By: Abigail Richardson-Schulte
HPO Composer-in-Residence

As a kid, I loved the Choose Your Own Adventure books. I would read them backward and forwards to find all imaginable endings. For Rimsky’s Korsakov’s Scheherazade, you can choose your own adventure. Let me explain:

One Thousand and One Nights is a varied collection of ancient stories mainly of Arabic, Indian and Persian origin. Aladdin, Ali Baba and Sinbad are amongst the most famous of the collection. In 1888, Rimsky-Korsakov decided to write his own symphonic version of the tale of Scheherazade which comes from the One Thousand and One Nights collection. Rimsky-Korsakov initially wrote a sort of story guide in his score but omitted this in the second publication of the work:

“The Sultan Shahriar, convinced of the duplicity and infidelity of all women, vowed to slay each of his wives after the first night. The Sultana Scheherazade, however, saved her life by the expedient of recounting to the Sultan a succession of tales over a period of one thousand one nights. Overcome by curiosity, the monarch postponed the execution of his wife from day to day, and ended by renouncing his sanguinary resolution altogether.”

Scheherazade tells the Sultan her captivating stories in this painting by Iranian artist Sani ol molk.

Rimsky-Korsakov was frustrated by listeners trying to relate every musical element to an element of the story. Also, as was common in the day, programmatic symphonic works were less likely to be taken seriously and so Rimsky-Korsakov presented his work as inspired by these stories rather than a direct telling of them.

“In composing Scheherazade I meant these hints to direct but slightly the hearer’s fancy on the path which my own fancy had traveled, and to leave more minute and particular conceptions to the will and mood of each. All I had desired was that the hearer, if he liked my piece as symphonic music, should carry away the impression that it is beyond doubt an Oriental narrative of some numerous and varied fairytale wonders and not merely four pieces played one after the other and composed on the basis of themes common to all the four movements.”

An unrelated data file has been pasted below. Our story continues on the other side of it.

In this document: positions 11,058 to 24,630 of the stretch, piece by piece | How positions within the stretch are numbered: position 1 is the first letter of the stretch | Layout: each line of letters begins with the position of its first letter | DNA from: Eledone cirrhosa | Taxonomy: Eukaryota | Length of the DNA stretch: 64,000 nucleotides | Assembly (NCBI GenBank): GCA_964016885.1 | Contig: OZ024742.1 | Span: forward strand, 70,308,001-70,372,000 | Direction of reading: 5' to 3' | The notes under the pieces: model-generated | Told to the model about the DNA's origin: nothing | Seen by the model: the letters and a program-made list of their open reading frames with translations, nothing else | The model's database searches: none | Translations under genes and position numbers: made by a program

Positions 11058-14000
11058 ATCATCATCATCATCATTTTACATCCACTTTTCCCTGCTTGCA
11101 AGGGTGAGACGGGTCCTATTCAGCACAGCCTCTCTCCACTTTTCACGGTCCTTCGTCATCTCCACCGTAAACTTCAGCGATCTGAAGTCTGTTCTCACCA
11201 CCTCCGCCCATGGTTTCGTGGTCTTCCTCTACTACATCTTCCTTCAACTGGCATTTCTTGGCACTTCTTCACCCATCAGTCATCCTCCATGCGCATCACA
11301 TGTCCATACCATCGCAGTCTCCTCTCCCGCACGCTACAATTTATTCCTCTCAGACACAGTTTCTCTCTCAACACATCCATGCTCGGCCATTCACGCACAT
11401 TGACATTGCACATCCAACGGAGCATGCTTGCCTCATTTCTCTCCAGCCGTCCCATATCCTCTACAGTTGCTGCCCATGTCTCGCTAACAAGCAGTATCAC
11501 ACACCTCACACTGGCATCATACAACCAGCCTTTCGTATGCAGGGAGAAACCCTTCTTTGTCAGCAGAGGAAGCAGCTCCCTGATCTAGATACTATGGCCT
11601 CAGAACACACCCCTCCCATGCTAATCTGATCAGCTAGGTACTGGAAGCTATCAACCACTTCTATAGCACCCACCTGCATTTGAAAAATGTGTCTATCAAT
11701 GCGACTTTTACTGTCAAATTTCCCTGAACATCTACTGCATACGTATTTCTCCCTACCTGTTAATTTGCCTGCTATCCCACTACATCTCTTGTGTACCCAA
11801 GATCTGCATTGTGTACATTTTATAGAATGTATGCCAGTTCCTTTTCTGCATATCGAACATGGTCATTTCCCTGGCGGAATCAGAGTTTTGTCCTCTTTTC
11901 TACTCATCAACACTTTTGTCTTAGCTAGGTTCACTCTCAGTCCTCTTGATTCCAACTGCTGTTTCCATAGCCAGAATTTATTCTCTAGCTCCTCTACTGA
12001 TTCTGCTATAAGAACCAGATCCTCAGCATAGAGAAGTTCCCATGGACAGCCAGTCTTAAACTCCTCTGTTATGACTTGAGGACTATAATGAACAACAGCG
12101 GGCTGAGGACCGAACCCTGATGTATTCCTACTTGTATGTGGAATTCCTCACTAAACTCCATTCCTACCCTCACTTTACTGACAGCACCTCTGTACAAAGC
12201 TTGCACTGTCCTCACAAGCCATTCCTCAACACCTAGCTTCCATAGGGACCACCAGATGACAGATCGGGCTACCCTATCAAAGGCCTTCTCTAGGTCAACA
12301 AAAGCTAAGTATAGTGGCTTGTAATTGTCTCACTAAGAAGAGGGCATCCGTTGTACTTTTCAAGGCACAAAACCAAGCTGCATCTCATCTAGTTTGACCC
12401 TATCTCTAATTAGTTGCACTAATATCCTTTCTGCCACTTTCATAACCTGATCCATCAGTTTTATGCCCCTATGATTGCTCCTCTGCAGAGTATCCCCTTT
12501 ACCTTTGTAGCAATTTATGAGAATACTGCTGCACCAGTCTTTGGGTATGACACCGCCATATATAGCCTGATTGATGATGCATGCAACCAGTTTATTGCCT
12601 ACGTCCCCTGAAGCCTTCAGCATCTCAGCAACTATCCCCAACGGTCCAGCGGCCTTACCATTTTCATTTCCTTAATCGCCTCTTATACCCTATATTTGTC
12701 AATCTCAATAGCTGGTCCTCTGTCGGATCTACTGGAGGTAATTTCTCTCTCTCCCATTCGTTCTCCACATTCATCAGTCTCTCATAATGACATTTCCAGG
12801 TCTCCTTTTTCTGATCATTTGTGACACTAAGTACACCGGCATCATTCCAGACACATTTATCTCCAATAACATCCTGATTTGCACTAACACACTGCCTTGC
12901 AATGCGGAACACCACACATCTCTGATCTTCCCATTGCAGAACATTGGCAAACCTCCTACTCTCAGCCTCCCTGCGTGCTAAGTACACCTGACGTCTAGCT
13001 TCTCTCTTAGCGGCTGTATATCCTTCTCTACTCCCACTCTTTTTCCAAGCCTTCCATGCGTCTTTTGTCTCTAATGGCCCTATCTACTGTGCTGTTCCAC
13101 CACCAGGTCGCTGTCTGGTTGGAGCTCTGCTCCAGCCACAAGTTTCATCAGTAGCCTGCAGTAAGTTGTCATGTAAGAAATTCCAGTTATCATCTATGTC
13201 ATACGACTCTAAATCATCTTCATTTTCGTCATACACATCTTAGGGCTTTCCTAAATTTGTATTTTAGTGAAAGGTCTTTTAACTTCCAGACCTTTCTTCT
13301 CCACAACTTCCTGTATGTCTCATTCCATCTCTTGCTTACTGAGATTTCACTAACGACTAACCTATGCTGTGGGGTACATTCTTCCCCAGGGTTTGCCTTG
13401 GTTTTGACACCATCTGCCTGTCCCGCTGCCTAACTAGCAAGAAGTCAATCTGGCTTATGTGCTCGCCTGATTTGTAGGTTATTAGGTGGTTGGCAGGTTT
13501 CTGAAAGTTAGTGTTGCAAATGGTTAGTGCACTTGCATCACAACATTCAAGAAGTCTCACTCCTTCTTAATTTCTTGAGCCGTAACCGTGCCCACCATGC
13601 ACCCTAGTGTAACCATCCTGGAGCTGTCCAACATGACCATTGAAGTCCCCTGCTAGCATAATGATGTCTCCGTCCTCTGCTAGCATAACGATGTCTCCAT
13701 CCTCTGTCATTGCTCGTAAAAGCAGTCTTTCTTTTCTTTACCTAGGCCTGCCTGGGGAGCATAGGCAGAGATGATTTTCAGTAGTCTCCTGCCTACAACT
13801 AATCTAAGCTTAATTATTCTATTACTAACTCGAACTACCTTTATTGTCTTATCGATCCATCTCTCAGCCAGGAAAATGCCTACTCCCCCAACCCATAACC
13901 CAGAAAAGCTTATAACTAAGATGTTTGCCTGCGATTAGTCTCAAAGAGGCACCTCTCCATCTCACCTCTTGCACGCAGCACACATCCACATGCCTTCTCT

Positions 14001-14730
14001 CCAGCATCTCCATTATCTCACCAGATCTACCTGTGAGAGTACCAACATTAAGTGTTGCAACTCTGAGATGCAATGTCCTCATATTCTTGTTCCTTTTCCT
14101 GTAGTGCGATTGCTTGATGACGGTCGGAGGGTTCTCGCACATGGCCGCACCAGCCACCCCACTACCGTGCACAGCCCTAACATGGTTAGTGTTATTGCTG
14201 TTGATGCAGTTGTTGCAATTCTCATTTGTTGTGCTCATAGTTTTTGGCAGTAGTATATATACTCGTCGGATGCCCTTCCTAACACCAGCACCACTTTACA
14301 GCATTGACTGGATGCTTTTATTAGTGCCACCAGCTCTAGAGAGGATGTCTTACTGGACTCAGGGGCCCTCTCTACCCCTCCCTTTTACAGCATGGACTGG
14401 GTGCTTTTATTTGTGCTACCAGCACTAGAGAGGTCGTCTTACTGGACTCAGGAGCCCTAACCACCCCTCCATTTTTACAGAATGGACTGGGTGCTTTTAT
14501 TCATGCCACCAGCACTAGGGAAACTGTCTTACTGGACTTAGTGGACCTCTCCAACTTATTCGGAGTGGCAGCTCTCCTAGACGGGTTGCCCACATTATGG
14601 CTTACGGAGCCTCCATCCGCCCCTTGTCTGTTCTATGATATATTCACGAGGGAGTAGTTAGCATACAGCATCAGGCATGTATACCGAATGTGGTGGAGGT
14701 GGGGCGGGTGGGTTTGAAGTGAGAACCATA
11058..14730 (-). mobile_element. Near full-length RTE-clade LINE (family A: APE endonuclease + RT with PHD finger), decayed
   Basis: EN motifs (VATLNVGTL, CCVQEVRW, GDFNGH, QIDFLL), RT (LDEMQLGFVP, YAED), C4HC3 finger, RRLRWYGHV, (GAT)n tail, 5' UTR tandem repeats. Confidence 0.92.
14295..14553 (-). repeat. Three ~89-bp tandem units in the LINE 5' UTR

Each of the four movements were given a descriptive title:

I. The Sea and Sinbad’s Ship

II. The Story of the Kalendar Prince

III. The Young Prince and the Young Princess

IV. The Festival of Baghdad—The Sea—The Ship Goes to Pieces Against a Rock Surmounted by a Bronze Warrior—Fest in Baghdad

Rimsky-Korsakov cautioned against trying to find themes for each story although he did identify Scheherazade’s theme very close to the beginning of the work. It is a theme played by the solo violin and accompanied by the harp. This captivating theme draws us in as any great storyteller would. The theme returns throughout the work as Scheherazade weaves her storytelling web. Many analysts also point to the opening low brass theme belonging to the character of the Sultan although Rimsky-Korsakov did not confirm this himself. To hear and understand these musical characters, I encourage you to listen to the first minute or so of Scheherazade. You’ll hear first this bold, evil-sounding Sultan’s theme followed by a short transition of woodwind chords which give way to the stunning Scheherezade theme in the violin. From here, she takes us on different journeys specific to each movement but brings along the collected themes from previous movements, transforming them to the current situation.

As a musical storyteller, it is difficult to keep a story perfectly on track without a singer or narrator. Rimsky-Korsakov solves this problem by suggesting only the situation but nothing more. Listeners know the setting and characters through the movement titles as well as the voice of Scheherezade. From there, we are encouraged to imagine the scene unfolding as it is told to us. This is a way for us, the listeners, to more actively use our imaginations: to wonder and imagine the great adventures of these ancient characters. This is a true Choose Your Own Adventure musical experience.